BrainPickings had a post about a book that occupies the little cubby in my slant top desk. I hadn't thought about it in a long time, so I pulled out out and reread it.
Rules of Civility and Decent Behavior in Company and Conversation - George Washington
The Father of our Country, a plagiarist?!? Here are a few gems. (The misspellings are the property of the author.)
22. Shew not yourself glad at the Misfortune of another though he were your enemy.
50. Be not hasty to beleive flying Reports to the Disparag[e]ment of any.
64. Break not a Jest where none take pleasure in mirth Laugh not aloud, nor at all without Occasion, deride no mans Misfortune, tho’ there Seem to be Some cause.
65. Think before you Speak pronounce not imperfectly nor bring ou[t] your Words too hastily but orderly & distinctly.
82. Undertake not what you cannot Perform but be Carefull to keep your Promise.
110. Labour to keep alive in your Breast that Little Spark of Ce[les]tial fire Called Conscience.
Darkness, My Old Friend (audiobook) - Lisa Unger
Is the past really over?
Or does it continue to hold on to us?
2nd Chance (audiobook) - James Patterson
Volts. Not watts. Don't you just hate that?
3rd Degree (audiobook) - James Patterson
I knew going into this series that there was danger, but I ignored it.
The series is okay, but not great. I, however, am stuck. I now feel compelled to read them all.
My OCD kicks in at the strangest times.
I read quite a few series, and at least two of them are against my will.
Flatland (audiobook) - Edwin A. Abbott
This was a reread for me. It had been about t*@# years.
This is not a book well suited to audio, or maybe it was the narrator, but I struggled to stay awake and attentive throughout.
Poems of Rumi (audiobook) - Jalaluddin Rumi
I have always enjoyed Rumi's poetry, but this recording irritated me. It was more like a piece of performance art with drums and other instruments. I'm sure that the aim was to evoke a certain atmosphere, but it failed for me. I'll stick to reading Rumi in the future.
A Stone I died
A stone I died and rose again a plant;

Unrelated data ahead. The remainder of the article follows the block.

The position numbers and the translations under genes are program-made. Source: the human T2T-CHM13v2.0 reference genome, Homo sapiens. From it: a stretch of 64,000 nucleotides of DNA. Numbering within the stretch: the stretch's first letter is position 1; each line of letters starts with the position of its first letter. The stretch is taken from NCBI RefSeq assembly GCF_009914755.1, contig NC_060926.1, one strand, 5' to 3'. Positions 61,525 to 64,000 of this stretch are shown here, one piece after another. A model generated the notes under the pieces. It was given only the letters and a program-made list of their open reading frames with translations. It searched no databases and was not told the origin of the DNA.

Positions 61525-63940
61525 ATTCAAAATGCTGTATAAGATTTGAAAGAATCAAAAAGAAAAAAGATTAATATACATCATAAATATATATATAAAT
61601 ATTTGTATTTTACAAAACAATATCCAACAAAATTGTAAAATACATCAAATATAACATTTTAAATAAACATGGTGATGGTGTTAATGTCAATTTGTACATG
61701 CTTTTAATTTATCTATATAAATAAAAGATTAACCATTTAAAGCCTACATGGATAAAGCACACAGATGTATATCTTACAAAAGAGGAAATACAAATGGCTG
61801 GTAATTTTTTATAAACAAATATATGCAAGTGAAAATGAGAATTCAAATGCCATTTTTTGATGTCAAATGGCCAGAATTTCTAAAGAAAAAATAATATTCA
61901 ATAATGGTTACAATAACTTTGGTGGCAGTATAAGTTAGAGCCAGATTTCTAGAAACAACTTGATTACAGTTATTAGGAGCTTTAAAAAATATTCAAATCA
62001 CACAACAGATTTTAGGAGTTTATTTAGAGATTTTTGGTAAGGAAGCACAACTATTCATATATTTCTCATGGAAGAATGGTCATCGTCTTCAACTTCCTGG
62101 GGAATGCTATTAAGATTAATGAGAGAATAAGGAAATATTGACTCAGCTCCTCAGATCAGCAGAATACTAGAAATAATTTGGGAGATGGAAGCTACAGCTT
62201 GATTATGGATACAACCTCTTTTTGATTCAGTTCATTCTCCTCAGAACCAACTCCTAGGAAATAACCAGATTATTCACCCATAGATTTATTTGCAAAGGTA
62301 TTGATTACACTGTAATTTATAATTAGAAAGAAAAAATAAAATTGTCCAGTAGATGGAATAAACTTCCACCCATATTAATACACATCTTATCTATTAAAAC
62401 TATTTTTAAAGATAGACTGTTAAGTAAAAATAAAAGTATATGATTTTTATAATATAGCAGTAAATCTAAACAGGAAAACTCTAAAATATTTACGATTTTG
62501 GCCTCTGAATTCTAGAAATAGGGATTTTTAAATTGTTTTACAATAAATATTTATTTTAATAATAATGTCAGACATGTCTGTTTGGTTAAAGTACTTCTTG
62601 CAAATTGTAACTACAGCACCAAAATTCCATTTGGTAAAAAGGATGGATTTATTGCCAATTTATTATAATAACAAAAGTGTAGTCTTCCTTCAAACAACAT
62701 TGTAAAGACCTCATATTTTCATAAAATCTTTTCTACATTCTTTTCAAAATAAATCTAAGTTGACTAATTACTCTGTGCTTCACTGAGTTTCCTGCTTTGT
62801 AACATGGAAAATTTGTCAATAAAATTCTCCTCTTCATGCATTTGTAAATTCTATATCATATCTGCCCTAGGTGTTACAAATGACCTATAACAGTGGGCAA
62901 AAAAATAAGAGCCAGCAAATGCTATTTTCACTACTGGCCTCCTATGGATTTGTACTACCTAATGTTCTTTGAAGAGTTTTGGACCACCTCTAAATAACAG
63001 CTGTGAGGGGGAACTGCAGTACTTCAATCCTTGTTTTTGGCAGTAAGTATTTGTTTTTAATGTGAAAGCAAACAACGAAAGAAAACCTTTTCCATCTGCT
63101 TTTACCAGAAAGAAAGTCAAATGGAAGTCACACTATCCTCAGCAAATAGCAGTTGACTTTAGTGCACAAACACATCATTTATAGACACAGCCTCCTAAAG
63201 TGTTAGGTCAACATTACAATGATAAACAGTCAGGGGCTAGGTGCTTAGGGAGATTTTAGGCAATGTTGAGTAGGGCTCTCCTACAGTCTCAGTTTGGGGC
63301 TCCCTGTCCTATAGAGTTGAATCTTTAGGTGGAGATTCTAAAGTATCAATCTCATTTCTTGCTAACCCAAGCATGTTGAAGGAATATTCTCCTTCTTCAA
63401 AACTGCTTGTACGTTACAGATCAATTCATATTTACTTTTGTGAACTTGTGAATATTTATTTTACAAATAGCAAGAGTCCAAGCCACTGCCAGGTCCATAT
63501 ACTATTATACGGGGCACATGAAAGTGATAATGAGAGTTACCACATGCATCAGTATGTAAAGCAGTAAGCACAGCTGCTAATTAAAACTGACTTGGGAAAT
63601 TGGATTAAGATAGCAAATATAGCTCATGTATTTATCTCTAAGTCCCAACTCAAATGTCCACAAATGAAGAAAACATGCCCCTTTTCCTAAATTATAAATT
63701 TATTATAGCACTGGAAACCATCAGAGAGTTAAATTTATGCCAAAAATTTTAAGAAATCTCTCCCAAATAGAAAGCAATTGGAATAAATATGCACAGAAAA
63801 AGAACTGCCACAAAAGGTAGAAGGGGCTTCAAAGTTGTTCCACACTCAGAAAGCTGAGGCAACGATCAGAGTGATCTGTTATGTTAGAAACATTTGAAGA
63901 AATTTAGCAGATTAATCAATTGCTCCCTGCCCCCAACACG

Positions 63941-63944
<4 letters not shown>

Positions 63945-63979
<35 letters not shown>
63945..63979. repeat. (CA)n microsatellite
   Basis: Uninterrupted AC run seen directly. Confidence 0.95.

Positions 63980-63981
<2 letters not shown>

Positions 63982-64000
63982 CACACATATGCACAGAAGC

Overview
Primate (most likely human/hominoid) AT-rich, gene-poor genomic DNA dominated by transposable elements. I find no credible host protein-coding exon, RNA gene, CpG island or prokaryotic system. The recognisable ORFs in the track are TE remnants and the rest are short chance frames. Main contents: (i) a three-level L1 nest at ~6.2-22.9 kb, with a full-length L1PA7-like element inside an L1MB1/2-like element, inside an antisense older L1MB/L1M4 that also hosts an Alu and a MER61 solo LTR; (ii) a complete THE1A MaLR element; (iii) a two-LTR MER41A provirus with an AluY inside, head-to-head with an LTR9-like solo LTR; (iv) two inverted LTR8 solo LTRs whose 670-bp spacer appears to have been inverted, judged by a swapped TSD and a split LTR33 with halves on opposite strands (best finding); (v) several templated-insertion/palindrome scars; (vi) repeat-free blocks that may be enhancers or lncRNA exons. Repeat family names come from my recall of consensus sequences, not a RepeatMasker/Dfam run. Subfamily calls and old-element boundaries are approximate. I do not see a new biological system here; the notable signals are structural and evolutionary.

A plant I died and rose an animal;
I died an animal and was born a man.
Why should I fear? What have I lost by death?
The Knopf National Poetry Month(TM) Catalog Collection (audiobook) - Various
This anthology sprung from a really great idea for celebrating National Poetry Month. Subscribers were sent a poem a day by email, 30 in all.
Of the thirty poems included, many read by their authors, only four are by women, and several poets had multiple poems included. When you consider the number of poets from which the editors had to choose, this is an incredible lack of variety.
- David Young
Churchill called his bad visits from depression
a big black dog. We have reversed that, Winston.
We've named him Nemo, no one, a black hole
where light is gulped — invisible by night:
by day, when light licks everything to shine,
a black silk coat ablaze with inky shade.
He's our black lab, wherein mad scientists
concoct excessive energy. It snows,
and he bounds out, inebriate of cold.
The white flakes settle on his back and neck and nose
and make a little universe.
It's best to take God backward; even sideways
He is too much to contemplate, "a deep
but dazzling darkness," as Vaughan says.
And so I let my Nemo-omen lead me
onward and on toward that deep dark I'm meant
to enter, entertain, when my time comes . . .
The day wheels past, a creaky cart. I study
the rippling anthracite that steadies me,
the tar, the glossy licorice, the sable;
and in this snowfall that I should detest,
late March and early April, I'm still rapt
to see his coat so constellated, starred, re-starred,
making a comic cosmos I can love.
The Good old days at Home Sweet Home
- Marge Piercy
On Monday my mother washed.
It was the way of the world,
all those lines of sheets flapping
in the narrow yards of the neighborhood,
the pulleys stretching out second
and third floor windows.
Down in the dank steamy basement,
wash tubs vast and grey, the wringer
sliding between the washer
and each tub. At least every
year she or I caught
a hand in it.
Tuesday my mother ironed.
One iron was the mangle.
She sat at it feeding in towels,
sheets, pillow cases.
The hand ironing began
with my father's underwear.
She ironed his shorts.
She ironed his socks.
She ironed his undershirts.
Then came the shirts,
a half hour to each, the starch
boiling on the stove.
I forgot bluing. I forgot
the props that held up the line
clattering down. I forgot
chasing the pigeons that shat
on her billowing housedresses.
I forgot clothespins in the teeth.
Tuesday my mother ironed my
father's underwear. Wednesday
she mended, darned socks on
a wooden egg. Shined shoes.
Thursday she scrubbed floors.
Put down newspapers to keep
them clean. Friday she
vacuumed, dusted, polished,
scraped, waxed, pummeled.
How did you become a feminist
interviewers always ask,
as if to say, when did this
rare virus attack your brain?
It could have been Sunday
when she washed the windows,
Thursday when she burned
the trash, bought groceries
hauling the heavy bags home.
It could have been any day
she did again and again what
time and dust obliterated
at once until stroke broke
her open. I think it was Tuesday
when she ironed my father's shorts.
The Pyramid (audiobook) - Henning Mankell
I don't know if it's a tribute to Mr. Mankell's powers of description, the interpretation of those responsible for the TV series, or the acting chops of Kenneth Branagh, but as I listened to these stories I was transported to the same dreary, grey world I saw on television.
I have to be honest here. The plots of Mankell's stories are quite good, but poor Kurt Wallander lives in a bleak, cold world, indeed. The scenery around him more than matches the landscape within.